Just three days ago I penned another installment in my ongoing series about the growing phenomenon of “global innovation arbitrage” — or the idea that “innovators can, and increasingly will, move to those countries and continents that provide a legal and regulatory environment more hospitable to entrepreneurial activity.” And now it’s already time for another entry in the series!
My previous column focused on driverless car innovation moving overseas, and earlier installments discussed genetic testing, drones, and the sharing economy. Now another drone-related example has come to my attention, this time from New Zealand. According to the New Zealand Herald:
Aerial pizza delivery may sound futuristic but Domino’s has been given the green light to test New Zealand pizza delivery via drones. The fast food chain has partnered with drone business Flirtey to launch the first commercial drone delivery service in the world, starting later this year.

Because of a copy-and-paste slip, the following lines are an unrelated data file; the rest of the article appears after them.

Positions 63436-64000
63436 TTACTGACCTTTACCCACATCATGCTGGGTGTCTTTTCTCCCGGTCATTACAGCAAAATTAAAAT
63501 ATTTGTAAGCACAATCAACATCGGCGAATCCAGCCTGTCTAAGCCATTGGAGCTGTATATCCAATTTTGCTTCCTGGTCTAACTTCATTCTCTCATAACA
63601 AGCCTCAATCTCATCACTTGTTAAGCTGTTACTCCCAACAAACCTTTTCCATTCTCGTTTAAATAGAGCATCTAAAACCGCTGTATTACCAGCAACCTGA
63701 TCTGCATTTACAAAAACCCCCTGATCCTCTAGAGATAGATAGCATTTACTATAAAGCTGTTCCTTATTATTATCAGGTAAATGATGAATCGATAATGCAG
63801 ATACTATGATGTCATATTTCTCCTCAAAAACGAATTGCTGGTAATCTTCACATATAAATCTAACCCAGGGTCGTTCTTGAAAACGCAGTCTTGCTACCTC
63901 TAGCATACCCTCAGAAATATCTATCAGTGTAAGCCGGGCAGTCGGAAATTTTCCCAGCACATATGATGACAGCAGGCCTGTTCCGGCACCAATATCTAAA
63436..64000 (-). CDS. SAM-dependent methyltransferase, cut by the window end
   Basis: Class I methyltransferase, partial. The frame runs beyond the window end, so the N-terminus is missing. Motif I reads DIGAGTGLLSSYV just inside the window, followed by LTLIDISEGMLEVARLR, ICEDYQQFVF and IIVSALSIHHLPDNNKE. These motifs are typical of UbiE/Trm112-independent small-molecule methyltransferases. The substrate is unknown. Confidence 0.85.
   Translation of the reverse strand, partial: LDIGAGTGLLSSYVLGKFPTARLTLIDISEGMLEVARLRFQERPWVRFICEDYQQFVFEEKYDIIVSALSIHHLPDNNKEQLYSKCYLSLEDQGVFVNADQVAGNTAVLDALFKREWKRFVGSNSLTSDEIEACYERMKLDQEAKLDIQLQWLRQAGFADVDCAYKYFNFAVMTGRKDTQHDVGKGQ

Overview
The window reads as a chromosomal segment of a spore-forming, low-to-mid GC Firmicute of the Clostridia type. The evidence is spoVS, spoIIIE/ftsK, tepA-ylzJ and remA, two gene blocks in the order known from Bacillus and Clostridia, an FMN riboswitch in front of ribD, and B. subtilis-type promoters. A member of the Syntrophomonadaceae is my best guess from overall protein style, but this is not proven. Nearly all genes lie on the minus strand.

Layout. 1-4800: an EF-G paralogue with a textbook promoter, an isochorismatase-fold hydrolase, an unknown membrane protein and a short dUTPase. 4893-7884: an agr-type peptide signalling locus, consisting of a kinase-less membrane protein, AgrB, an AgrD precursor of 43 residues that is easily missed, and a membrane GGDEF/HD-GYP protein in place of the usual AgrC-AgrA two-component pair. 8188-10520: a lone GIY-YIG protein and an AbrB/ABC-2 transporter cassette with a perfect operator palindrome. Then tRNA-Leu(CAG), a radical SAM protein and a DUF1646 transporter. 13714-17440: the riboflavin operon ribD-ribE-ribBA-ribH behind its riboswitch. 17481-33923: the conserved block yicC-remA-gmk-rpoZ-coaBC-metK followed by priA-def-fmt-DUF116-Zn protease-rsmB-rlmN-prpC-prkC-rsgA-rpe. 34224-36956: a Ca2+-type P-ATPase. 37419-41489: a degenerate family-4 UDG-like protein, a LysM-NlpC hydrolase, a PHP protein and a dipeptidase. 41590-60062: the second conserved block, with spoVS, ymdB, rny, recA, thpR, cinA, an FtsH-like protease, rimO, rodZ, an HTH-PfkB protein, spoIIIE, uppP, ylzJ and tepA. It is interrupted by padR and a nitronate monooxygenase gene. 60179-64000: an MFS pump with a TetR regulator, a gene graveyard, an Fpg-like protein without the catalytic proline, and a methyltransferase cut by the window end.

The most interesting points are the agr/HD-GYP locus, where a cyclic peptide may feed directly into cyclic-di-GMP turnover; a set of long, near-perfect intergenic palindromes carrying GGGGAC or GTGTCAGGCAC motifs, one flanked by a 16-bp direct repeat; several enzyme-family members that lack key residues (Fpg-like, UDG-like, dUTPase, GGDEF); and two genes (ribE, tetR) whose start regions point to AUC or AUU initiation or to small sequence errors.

Importantly, according to the story, “If it is successful the company plans to extend the delivery method to six other markets – Australia, Belgium, France, The Netherlands, Japan and Germany.” That’s right, America is not on the list. In other words, a popular American pizza delivery chain is looking overseas to find the freedom to experiment with new delivery methods. And the reason they are doing so is because of the seemingly endless bureaucratic foot-dragging by federal regulators at the FAA. Continue reading →